The muzzle brake on the Springfield Armory M1A Scout Squad rifle does an incredible job of taming the recoil and muzzle rise. It also seems to tame the muzzle flash. This is the most effective muzzle brake the author has ever used. Photo: Jim Davis.

Springfield Armory’s M1A Scout Squad rifle has a large muzzle break with many small holes in it. This is the most effective muzzle brake that I’ve ever used, and it drastically reduces the recoil and muzzle rise of the rifle to a degree that is nothing short of astounding. At the same time, I never notice a muzzle flash from the rifle. I can’t say with authority that it reduces the muzzle flash, but I suspect that it breaks up the gasses enough that it does. What I can say with complete confidence is that the rifle is incredibly loud, which isn’t shocking, considering it’s an 18-inch barreled .308 Winchester. Everything has a trade-off, and the noise and muzzle blast is the price to be paid, though I think it’s worth it in this case.

It’s worth noting that a muzzle brake will not increase the noise of the firearm. However, because many of the gasses are likely directed back toward the shooter, or at least to the sides, the shooter can hear the sound more readily. In turn, it may sound as if the firearm is louder. Those who are directly to the side of the muzzle brake will likely be pounded by the concussion.

How To Tell The Difference

It’s not too difficult to differentiate between flash hiders and muzzle brakes.

Flash hiders have prongs that protrude toward the end, and they can be either open at the end or closed so they don’t snag on objects. Those open spaces between the prongs help to disburse the gasses, which reduces the flash.

Dead Air Keymo muzzle brake.
The Dead Air Keymo .338 muzzle brake has several chambers visible. It’s also compatible with sound suppressors from the same company. Photo: GunMag Warehouse.

Muzzle brakes usually have smaller holes or ports on the sides and top of the device. Sometimes, they have large chambers and resemble the brakes used on artillery pieces that we’re familiar with from World War II.

The muzzle brake on the Russian AK-74 is fairly large and elaborate, and it includes an expansion chamber, which gives it a very distinct appearance.

How Are They Attached?

Most of these devices are attached via threads on the end of the barrel. Those threads can attach muzzle brakes, flash hiders, and even sound suppressors (silencers).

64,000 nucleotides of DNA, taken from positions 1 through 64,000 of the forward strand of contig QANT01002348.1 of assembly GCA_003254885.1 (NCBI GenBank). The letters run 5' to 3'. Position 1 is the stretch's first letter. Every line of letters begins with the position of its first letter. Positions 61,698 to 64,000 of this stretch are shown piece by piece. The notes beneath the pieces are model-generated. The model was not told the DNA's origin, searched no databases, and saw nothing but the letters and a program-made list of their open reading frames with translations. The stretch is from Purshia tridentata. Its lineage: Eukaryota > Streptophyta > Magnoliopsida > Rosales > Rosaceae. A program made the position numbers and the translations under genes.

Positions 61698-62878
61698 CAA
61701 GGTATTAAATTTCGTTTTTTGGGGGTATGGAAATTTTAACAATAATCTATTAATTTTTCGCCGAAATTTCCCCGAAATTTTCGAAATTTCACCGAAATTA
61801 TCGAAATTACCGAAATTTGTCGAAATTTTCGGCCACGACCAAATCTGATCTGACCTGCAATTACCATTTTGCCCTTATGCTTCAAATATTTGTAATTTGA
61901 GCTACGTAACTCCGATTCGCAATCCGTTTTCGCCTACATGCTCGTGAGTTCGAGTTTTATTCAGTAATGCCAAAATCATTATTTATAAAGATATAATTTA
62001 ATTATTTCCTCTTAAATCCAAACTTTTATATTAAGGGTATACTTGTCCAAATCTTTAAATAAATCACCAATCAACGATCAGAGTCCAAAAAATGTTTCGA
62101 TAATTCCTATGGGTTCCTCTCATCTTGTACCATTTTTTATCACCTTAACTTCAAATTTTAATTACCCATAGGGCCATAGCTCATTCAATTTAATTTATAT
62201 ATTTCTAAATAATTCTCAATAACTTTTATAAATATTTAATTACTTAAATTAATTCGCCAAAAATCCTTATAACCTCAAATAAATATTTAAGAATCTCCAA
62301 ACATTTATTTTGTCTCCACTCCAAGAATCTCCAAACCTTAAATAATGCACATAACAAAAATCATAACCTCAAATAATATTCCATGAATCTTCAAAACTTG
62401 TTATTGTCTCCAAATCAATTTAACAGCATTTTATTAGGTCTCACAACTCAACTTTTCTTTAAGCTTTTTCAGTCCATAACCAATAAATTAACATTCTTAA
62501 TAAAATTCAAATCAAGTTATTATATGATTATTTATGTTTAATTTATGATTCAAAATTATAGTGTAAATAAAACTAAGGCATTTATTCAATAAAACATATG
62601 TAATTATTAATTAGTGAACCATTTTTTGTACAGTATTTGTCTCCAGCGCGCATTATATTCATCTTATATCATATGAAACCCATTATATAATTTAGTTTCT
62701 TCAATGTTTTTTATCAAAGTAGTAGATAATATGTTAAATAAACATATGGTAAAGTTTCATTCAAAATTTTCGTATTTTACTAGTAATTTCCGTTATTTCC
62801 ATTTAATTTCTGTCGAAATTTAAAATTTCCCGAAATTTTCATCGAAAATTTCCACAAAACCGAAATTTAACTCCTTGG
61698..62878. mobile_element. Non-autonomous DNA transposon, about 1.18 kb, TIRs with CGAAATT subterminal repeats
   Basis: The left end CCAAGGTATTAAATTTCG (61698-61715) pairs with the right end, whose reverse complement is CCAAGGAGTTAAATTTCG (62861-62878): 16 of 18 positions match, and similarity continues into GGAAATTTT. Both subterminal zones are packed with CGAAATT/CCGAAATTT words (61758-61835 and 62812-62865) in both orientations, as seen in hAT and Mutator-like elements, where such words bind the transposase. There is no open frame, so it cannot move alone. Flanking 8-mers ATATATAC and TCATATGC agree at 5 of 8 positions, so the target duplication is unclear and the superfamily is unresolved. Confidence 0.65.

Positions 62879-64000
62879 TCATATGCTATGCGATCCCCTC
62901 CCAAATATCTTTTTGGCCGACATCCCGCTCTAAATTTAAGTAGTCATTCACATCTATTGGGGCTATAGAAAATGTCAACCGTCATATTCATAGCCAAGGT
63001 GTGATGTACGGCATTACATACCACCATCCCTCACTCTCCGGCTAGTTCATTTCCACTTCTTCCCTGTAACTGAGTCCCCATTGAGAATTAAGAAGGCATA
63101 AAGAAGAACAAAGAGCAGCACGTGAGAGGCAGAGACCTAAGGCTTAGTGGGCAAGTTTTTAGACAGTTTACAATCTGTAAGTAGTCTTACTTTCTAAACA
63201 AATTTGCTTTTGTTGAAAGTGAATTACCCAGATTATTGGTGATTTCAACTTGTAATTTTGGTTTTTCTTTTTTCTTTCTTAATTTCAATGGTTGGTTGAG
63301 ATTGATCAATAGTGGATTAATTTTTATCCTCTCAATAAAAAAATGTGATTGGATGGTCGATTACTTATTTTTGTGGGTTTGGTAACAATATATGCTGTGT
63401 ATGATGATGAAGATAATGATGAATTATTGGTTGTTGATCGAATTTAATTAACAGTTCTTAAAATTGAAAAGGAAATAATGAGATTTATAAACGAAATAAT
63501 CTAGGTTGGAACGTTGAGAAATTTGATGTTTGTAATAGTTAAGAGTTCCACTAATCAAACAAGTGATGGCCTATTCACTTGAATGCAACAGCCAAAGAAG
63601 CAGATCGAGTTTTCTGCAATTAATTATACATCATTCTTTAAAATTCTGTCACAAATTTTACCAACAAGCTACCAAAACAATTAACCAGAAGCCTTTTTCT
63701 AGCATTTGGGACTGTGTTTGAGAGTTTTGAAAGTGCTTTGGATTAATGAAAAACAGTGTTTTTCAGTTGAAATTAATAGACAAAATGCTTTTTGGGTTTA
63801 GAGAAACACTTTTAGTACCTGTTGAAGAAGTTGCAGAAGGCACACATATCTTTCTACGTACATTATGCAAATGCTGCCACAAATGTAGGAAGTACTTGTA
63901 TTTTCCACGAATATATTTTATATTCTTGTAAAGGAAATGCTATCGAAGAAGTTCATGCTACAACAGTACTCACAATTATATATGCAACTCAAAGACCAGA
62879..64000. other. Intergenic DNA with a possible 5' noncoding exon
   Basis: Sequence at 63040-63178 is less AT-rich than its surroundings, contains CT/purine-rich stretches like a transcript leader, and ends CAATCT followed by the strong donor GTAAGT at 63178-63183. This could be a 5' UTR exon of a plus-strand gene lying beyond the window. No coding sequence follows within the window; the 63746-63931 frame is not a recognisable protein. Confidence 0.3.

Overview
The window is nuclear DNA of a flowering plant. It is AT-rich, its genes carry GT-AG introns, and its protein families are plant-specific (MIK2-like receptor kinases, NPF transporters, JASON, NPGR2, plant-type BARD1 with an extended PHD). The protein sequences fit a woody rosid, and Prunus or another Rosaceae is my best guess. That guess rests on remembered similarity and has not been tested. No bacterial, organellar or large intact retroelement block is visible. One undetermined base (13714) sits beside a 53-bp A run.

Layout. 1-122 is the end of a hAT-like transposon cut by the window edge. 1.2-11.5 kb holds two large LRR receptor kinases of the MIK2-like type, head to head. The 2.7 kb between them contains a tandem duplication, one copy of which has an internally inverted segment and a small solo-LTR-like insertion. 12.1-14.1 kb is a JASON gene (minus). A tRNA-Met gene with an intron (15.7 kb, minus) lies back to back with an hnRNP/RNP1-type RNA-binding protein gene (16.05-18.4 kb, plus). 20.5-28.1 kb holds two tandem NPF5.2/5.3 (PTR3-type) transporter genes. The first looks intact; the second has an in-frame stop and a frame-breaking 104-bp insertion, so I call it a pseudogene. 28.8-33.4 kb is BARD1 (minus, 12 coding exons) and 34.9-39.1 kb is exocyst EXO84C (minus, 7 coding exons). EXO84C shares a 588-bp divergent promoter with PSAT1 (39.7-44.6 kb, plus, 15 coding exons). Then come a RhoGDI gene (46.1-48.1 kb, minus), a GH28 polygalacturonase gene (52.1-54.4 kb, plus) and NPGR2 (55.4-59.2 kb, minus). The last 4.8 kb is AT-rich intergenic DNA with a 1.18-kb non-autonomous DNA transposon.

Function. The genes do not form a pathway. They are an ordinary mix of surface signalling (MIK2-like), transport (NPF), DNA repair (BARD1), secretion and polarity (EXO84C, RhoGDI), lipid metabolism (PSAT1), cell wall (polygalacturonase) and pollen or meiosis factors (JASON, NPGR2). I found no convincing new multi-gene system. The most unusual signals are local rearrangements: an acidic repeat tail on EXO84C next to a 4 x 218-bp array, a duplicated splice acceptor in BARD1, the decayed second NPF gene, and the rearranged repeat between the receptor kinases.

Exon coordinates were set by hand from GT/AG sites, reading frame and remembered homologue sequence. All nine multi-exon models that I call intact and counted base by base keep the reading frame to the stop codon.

Threaded barrel on a Ruger American Predator.
Threaded muzzles make attaching devices such as muzzle brakes, flash hiders, and sound suppressors easy. This is the barrel on a Ruger American Predator rifle. Photo: Jim Davis.

Final Thoughts

In areas where flash hiders are prohibited, many people will use a muzzle brake for aesthetic reasons. Beyond that, they can reduce shooter fatigue and help us have faster follow-up shots with less muzzle rise. They are especially useful for firearms with very heavy recoil. The downside is that they can make a firearm sound louder by redirecting the gasses back toward the shooter.

Flash hiders help reduce the muzzle flash we see and can preserve our night vision in low-light scenarios.

And then there are the units that can fulfill both jobs, giving us the best bang for our buck. Doing a little research before you make a purchase can land you the best deal, and most manufacturers will let you know in the description of the muzzle device that you’re buying which job or jobs it will do.

Happy hunting!

Jim Davis served in the PA Dept. of Corrections for 16 ½ years as a corrections officer in the State Correctional Institute at Graterford and later at SCI Phoenix. He served on the Corrections Emergency Response Team (CERT), several of those years as a sniper, and also the Fire Emergency Response Team (FERT). For 25 years, he was a professional instructor, teaching topics including Defensive Tactics, Riot Control and Tactical Operations, Immediate Responder, and cognitive programs as an adjunct instructor at the DOC Training Academy. He was then promoted to the title of corrections counselor, where he ran a caseload and facilitated cognitive therapy classes to inmates. His total service time was close to 29 years. He was involved in many violent encounters on duty, including incidents of fatalities. He is a dedicated Christian and attributes any skills that he has to the glory of God.